Have you ever faced this objection to Bible study? “There are so many conflicting interpretations of the Bible, how can we possibly know what it means? Why study it? How could we possibly know we’re getting it straight?” Or have you asked them yourself?
While Christians throughout the centuries have agreed that the Bible can be understood, we frequently disagree on what it means. Until recently. Lately it has become popular to claim the Bible cannot be understood at all.
My favorite response to this objection is to ask the skeptic to interpret a relatively well-known and straightforward verse like John 3:16. Usually she discovers she can in fact understand the verse, and that starts the dialogue. Granted, some verses and passages are especially challenging, but God is quite clear about the main message: the path to salvation.
Why do we have so much interpretative disagreement? I think there are two explanations: one we can solve and one we can’t.
First, we frequently use incorrect or sloppy study methodology. The art of biblical interpretation has been ignored by the “all-truth-is-relative” generation. Too frequently sermons have become “edutainment”. Good bible study skills are no longer modeled, let alone taught.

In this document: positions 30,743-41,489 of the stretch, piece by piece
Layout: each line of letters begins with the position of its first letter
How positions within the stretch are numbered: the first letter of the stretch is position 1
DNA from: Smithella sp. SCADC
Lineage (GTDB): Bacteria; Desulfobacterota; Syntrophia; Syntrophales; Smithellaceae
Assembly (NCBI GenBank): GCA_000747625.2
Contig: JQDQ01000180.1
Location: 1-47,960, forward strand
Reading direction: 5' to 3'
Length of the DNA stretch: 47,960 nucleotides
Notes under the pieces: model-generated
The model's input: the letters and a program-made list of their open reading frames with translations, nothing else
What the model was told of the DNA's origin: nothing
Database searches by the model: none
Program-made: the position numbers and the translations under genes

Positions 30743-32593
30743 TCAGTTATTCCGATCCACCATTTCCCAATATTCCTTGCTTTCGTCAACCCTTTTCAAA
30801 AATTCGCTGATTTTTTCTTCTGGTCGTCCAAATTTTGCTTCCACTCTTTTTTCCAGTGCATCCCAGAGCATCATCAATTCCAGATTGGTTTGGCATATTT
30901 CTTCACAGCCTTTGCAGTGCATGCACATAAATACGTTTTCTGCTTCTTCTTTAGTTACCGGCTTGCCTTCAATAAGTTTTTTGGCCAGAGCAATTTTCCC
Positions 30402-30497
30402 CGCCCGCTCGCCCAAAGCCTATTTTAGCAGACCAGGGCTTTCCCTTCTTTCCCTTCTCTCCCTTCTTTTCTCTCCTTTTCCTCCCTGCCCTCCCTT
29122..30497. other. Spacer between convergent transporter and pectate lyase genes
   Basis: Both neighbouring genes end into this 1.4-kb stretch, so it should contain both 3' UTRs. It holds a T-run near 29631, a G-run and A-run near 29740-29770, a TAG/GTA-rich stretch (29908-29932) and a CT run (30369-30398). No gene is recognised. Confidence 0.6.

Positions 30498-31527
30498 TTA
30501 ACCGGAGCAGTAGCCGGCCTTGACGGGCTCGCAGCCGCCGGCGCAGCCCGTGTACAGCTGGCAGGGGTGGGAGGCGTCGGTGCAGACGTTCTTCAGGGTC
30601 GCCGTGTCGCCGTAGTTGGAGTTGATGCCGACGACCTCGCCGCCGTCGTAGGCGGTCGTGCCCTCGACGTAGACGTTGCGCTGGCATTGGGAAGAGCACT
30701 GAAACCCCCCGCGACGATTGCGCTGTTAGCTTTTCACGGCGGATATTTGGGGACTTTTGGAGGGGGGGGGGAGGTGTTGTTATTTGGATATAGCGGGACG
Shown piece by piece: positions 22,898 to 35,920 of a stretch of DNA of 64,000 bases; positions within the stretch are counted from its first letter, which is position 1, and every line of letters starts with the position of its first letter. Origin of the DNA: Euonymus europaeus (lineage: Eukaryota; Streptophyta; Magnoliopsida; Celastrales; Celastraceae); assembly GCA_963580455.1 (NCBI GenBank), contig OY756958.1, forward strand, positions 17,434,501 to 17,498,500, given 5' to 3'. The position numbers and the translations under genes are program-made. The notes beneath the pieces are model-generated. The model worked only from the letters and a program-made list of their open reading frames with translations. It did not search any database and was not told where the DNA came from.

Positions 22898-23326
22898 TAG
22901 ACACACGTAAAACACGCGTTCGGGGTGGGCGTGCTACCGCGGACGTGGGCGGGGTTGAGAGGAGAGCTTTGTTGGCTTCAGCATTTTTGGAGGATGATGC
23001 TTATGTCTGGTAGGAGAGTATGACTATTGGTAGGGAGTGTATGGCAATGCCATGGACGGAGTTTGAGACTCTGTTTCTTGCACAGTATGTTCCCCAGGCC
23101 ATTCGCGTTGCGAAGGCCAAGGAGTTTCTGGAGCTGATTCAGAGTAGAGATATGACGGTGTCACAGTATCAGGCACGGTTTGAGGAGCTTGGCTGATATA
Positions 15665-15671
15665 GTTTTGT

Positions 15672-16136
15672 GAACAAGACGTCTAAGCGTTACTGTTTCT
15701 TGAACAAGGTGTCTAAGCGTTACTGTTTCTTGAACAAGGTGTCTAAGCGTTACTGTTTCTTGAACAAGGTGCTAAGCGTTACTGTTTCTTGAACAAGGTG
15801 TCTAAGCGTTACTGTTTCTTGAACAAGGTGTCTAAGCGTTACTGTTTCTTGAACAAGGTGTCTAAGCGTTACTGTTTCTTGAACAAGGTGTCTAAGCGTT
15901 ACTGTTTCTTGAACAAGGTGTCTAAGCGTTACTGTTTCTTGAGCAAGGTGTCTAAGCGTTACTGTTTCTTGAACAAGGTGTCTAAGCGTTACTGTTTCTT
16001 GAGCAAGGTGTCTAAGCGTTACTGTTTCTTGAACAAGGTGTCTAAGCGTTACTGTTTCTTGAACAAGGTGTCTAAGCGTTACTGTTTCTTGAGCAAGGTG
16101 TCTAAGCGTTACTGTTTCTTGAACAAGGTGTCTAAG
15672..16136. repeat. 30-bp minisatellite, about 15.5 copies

Fortunately, this problem is solvable. Skills can be learned, discernment improved and understanding increased.
The second problem is not so easily overcome: we all have limited understanding of the truth. The Apostle Paul’s claim in 1Corinthians 13:12 “Now I know in part” applies to us all. Our areas of ignorance easily explain our lack of agreement.
But rather than despair in our limited knowledge, we should adopt the humble attitude of lifelong learners as we approach the Scriptures. Our disagreements can just as easily stimulate us to greater, more careful study as toward hostility.
When faced with an especially difficult or controversial passage, my advice is twofold:
- make it your goal to know what you believe and why; and
- make it your goal to understand the other side (or sides) well enough to know why they fail to persuade you.
On some passages, we have to realize that genuine believers are going to reach different conclusions. One day God will make it all clear, but for now we give it our best shot and hold our conclusions loosely.
In the grand scheme of God’s universe, our doctrinal disagreements resemble a class of first graders squabbling over who reads best. The truth of the matter is none of us reads very well. But if we humbly submit to the master Teacher, we can improve.
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